But... as I cleaned it up I discovered that there were other spots under the previous powder coat finish which were starting to corrode, but which hadn't started to ripple the finish yet. I probably should have pulled the whole thing off the boat and cleaned it down to bare metal, but I just can't afford to let this turn into a 4-month project where I rip apart the deck and make everything just exactly perfect. So I sanded the Zinc Chromate down a bit, and started the paint. Given that the metal is probably corroding under the old powder coat finish, it'll probably eventually lift up, and I'm sure that
in 5 years it'll need refinishing.
However, 5 years will give me time to come up with a plan...
And I really don't think it's going to break.

It needs about 6 coats of paint, but with winter here the odds have having that many nice days is pretty slim. It has a few coats now, but will need to be smoothed and given a few finish coats when the weather clears.


To raise the beam up 1/2" and give me room for
washers and nylock nuts, I cut these shims (right) out of fiberglass sheets from McMaster-Carr.
They're to be painted black to match everything else.

Speaking of the beam... I had a big learning experience. I took it in to have it anodized,
and discovered that there was STILL corrosion in many of the pits and scratches.
All that sanding, grinding and acid washing didn't get it all. We tested it with an Ohmmeter to verify connectivity, and when the probe was down in some of the pits
the existing corrosion acted as an insulator.

So I took it off to Gilbert Spray Coat in San Jose, who sandblasted it
perfectly clean in 10 minutes for $20. That was a learning experience,
and it'll be the last time I try to clean up metal parts by hand!

Then I took it to Applied Anodizing in San Jose and had it Hardcoat Anodized --
2 Mil to Military Spec for corrosion resistance.
While I was at it, I had the new dodger track (for the rope hem at
the bottom of the dodger) sandblasted and anodized as well (right.)

You might wonder why it's Yellow... It's because I'm using the Anodized finish as a primer,
and am going to put a few solid layers of polyurethane on top of it. I figure that when it gets chipped,
the paint will chip off and hopefully leave the anodizing intact, instead of having the dings scratch the anodizing.
I don't want this to become unsightly again. So I lightly sprayed it with Zinc Chromate as a sealing primer that will also cover the little raw spots where the anodizing connections were made.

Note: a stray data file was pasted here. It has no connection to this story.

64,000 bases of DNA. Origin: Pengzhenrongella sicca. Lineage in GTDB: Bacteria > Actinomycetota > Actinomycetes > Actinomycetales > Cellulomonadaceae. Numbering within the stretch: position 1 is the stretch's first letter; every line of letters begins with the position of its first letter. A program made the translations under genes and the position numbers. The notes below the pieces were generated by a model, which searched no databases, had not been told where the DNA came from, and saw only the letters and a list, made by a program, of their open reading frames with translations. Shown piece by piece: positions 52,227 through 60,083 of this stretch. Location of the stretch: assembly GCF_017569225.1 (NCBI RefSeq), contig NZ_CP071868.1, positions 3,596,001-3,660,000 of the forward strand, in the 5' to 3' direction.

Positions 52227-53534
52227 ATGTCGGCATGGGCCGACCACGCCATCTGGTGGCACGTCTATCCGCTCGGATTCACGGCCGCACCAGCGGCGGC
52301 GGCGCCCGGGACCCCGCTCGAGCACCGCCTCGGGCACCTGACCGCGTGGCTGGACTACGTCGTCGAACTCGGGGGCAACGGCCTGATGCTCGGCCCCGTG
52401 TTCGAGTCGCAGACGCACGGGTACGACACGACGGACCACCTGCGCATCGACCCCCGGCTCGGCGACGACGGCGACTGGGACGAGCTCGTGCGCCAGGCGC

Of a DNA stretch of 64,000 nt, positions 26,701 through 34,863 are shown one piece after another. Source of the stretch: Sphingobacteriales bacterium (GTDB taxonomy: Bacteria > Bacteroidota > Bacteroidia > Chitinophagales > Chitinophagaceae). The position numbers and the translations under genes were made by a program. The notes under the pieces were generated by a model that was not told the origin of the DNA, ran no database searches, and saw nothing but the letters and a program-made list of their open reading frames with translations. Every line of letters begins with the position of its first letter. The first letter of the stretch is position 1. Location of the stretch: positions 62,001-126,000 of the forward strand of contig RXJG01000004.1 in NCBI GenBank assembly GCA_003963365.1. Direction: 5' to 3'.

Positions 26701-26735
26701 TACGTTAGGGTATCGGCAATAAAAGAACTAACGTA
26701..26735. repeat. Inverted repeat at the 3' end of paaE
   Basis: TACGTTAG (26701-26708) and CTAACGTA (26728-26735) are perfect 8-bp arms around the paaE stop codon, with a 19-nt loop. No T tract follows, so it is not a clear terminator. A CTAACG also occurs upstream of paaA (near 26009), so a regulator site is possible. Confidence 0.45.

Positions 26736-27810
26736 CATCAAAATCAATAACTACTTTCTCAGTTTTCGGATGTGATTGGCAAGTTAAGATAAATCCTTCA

Yes, I know, this is a bit much... but I really want it to last.
I only put two coats of Polyurethane on it. Given the anodized finish underneath, that should be fine!

I scaled the hardware up quite a bit, but only to Shaefer's recommended size
for the boat. I think the old traveller was undersized. The new car makes the old one look downright puny!

I went with Schaefer because it was the only car that I was sure would fit inside the U-Beam and still be strong enough. Travellers get a lot of abuse, and
I want it to last!
This is the next-to-biggest they make.

Between the traveler beam and deck I had a big 1.5" piece of teak with slots for the running rig. Of course, I've completely changed the deck layout so the slots are in all the wrong spots... rather than remake it I filled the old slots with layers of epoxy thickened with colloidal silica and fiberglass chop. Then I cut new holes for the new lines and sanded it down well. As a primer coat I soaked it in Smith's Penetrating epoxy. The wood was very dry and it soaked up about 8 ounces of epoxy!

There's no debate about varnish vs. paint here! On top of the epoxy primer I put two coats of Interlux Brightside primer, then about 5 coats of black, 5 coats of Largo Blue (because I had it around) and 5 coats of Ocean Blue, to match the other blue painted items on deck. There might be more coats than that... It was just sitting around for months so I kept sanding it and
painting it! I figure the lines running through it will wear through the paint, so it will be good to have a really thick layer on there. When I see black I'll know it's getting thin.

So everything is bolted together, with Lifecaulk between the parts to seal them and keep water from penetrating the finish and starting corrosion, it's time to clean off the extra caulk.

Now, where's that roll of paper towels?

I *have* to win a prize someday for
the goofiest bonehead mistakes! (right)

The 1/2" fiberglass pads to raise the beam worked out well.


One thing that Harken does -- which Shaefer doesn't -- is put hard rubber "bumpers" on the ends of the car in case the traveler accidentally
slams across.

Schaefer makes these hard rubber "track ends", though, so I took them and sawed them in half, leaving a 3/4" thick slice that slides over the track. I put that between the car and block.

The little track to hold the front edge of the dodger screwed on nicely. I had drilled and tapped the holes *before* having the beam anodized, and then bedded the screw holes with black LifeCaulk.

Under the beam, I laid two strips of 1/2" closed cell neoprene tape from McMaster-Carr, (only the first is shown in the pic.) This seals the bottom of the beam so that water washing across the companionway hood won't keep going into the cockpit. I had considered using Santoprene, a new UV/Weather resistant polymer, but this is tucked so far back under the beam that it's invisible and well protected.

Here you can see from the front how the neoprene seals between the beam and the wood thing. You can also see how the track is bolted on -- I used fender washers since some of the holes overlap with older holes. The track and bolts are bedded in LifeCaulk.

Here's the view from inside.
The neoprene compressed nicely,
and seals the top very well.
I bedded the wood piece in LifeCaulk as well. Water will still shoot in through the holes, of course, but water running across the deck won't come underneath, so maybe the area can stay just a little drier.

The full view from front. I was a little concerned that the Ocean Blue color would look goofy, but I like it.

When I replace the dodger with something made of
Blue Sunbrella, it will look really nice.

There's a new large fiddle block, and a standup adapter on the traveler car to prevent the block from falling over onto the beam and chipping it.

Other than splicing the control lines back on, that's the end of it!
(There are 1" holes with Stainless Grommets in the dodger to handle the lines.)
I can't wait to try it out!

Update 2003 --
Well, This is absolutely wonderful. But, if I had to do it again I'd work another round of purchase in there somehow. This boat has a high aspect main, but when you're close hauled in 20+ knots it's pretty tough to haul the traveller back up if you let it slip a bit too far to leeward. But, I can live with it!